Anterior mitral leaflet stiffness during isovolumic contraction (IVC) is much greater than that during isovolumic relaxation (IVR). We have hypothesized that this stiffening is due to transient early systolic force development in the slip of cardiac myocytes in the annular third of the anterior leaflet. Because the atrium is excited before IVC and leaflet myocytes contract for < or = 250 ms, this hypothesis predicts that IVC leaflet stiffness will drop to near-IVR values in the latter half of ventricular systole. We tested this prediction using radiopaque markers and inverse finite element analysis of 30 beats in 10 ovine hearts. For each beat, circumferential (E(c)) and radial (E(r)) stiffness was determined during IVC (Deltat(1)), end IVC to midsystole (Deltat(2)), midsystole to IVR onset (Deltat(3)), and IVR (Deltat(4)). Group mean stiffness (E(c) + or - SD; E(r) + or - SD; in N/mm(2)) during Deltat(1) (44 + or - 16; 15 + or - 4) was 1.6-1.7 times that during Deltat(4) (28 + or - 11; 9 + or - 3); Deltat(2) stiffness (39 + or - 15; 14 + or - 4) was 1.3-1.5 times that of Deltat(4), but Deltat(3) stiffness (32 + or - 12; 11 + or - 3) was only 1.1-1.2 times that of Deltat(4). The stiffness drop during Deltat(3) supports the hypothesis that anterior leaflet stiffening during IVC arises primarily from transient force development in leaflet cardiac myocytes, with stiffness reduced as this leaflet muscle relaxes in the latter half of ventricular systole.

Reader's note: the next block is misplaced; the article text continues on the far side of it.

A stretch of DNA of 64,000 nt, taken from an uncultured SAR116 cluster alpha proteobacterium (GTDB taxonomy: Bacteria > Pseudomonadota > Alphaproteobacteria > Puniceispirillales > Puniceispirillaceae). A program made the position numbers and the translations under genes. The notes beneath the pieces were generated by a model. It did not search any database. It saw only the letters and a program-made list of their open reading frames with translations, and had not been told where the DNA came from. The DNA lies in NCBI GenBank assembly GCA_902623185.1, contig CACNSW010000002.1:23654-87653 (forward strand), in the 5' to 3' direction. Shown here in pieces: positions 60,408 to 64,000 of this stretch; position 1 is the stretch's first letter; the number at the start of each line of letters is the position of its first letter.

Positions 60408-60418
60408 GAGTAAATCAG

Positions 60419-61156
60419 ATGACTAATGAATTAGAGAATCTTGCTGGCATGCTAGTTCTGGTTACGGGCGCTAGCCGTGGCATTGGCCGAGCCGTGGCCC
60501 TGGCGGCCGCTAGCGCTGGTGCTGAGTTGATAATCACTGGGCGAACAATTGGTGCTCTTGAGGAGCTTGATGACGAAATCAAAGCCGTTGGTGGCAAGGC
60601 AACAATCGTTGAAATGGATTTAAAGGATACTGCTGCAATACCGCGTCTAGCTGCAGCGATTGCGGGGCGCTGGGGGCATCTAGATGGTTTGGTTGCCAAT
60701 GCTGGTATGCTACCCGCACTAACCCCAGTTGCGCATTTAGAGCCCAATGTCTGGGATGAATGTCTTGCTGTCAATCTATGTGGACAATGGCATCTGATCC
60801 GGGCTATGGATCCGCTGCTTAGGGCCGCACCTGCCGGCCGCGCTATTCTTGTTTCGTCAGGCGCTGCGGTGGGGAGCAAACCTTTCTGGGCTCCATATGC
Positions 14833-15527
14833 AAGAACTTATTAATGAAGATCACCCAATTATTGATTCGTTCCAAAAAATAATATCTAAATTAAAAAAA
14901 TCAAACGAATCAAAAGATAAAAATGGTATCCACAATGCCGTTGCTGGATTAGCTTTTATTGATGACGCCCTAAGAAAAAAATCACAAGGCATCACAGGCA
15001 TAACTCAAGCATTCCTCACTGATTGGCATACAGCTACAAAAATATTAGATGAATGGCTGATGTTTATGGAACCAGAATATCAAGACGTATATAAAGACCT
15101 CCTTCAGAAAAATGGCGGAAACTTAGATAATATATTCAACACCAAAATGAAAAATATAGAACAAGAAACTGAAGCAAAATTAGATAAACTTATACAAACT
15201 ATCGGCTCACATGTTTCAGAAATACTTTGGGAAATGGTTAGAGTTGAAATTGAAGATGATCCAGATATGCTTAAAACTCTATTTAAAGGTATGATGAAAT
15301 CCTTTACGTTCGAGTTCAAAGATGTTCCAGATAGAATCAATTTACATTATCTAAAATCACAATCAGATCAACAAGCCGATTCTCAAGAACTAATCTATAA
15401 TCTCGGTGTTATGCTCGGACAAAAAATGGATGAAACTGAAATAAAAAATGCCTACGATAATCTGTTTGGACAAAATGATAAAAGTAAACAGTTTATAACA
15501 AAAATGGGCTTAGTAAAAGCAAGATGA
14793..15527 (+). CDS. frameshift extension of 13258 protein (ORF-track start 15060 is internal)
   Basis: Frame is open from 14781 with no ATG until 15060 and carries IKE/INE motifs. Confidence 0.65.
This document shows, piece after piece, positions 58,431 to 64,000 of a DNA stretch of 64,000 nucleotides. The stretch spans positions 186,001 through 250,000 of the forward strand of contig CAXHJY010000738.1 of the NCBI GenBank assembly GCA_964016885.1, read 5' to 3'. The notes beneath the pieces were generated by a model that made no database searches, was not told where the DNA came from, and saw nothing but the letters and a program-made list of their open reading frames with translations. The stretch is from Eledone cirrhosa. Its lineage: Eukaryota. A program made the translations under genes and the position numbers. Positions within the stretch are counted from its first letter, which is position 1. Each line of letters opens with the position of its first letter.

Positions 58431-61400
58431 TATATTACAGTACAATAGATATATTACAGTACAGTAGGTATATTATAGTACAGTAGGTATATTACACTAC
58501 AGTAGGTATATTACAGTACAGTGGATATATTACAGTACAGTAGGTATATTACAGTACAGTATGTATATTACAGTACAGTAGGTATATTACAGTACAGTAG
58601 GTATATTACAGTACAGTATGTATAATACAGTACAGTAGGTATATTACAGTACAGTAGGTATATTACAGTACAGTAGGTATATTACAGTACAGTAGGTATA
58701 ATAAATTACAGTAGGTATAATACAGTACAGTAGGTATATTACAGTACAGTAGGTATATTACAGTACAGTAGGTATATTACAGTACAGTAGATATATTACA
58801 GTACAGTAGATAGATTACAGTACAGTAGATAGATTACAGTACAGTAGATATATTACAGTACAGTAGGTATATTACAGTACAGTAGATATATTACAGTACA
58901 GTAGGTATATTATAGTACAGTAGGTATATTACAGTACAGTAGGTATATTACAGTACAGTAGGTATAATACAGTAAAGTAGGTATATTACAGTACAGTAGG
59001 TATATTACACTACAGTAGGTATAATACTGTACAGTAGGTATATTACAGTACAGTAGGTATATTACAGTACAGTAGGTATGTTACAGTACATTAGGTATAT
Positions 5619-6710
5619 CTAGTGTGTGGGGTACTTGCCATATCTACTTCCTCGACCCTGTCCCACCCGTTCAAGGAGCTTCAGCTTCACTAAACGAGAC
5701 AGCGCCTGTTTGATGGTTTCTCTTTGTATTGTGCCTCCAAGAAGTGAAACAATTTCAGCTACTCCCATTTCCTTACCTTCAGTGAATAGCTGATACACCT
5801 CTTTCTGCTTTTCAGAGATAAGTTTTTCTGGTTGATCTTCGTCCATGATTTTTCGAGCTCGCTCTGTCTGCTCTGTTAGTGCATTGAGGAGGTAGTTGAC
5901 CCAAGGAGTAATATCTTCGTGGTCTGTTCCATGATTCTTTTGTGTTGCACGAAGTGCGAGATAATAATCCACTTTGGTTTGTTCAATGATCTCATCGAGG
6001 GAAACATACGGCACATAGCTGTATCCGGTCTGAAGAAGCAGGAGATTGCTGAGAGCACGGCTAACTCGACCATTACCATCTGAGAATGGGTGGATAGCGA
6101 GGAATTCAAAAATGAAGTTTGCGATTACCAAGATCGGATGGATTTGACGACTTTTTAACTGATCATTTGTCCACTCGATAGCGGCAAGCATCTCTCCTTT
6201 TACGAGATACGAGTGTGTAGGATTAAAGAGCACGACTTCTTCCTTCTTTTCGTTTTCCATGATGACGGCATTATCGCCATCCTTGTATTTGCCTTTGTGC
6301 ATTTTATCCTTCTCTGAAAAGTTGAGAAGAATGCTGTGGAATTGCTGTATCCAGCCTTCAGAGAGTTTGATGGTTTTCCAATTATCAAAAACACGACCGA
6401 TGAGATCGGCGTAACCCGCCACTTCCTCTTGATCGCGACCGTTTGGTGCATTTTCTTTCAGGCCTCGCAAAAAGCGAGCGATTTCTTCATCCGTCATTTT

View details for DOI 10.1152/ajpheart.00215.2010
View details for Web of Science ID 000277863100063
View details for PubMedID 20400687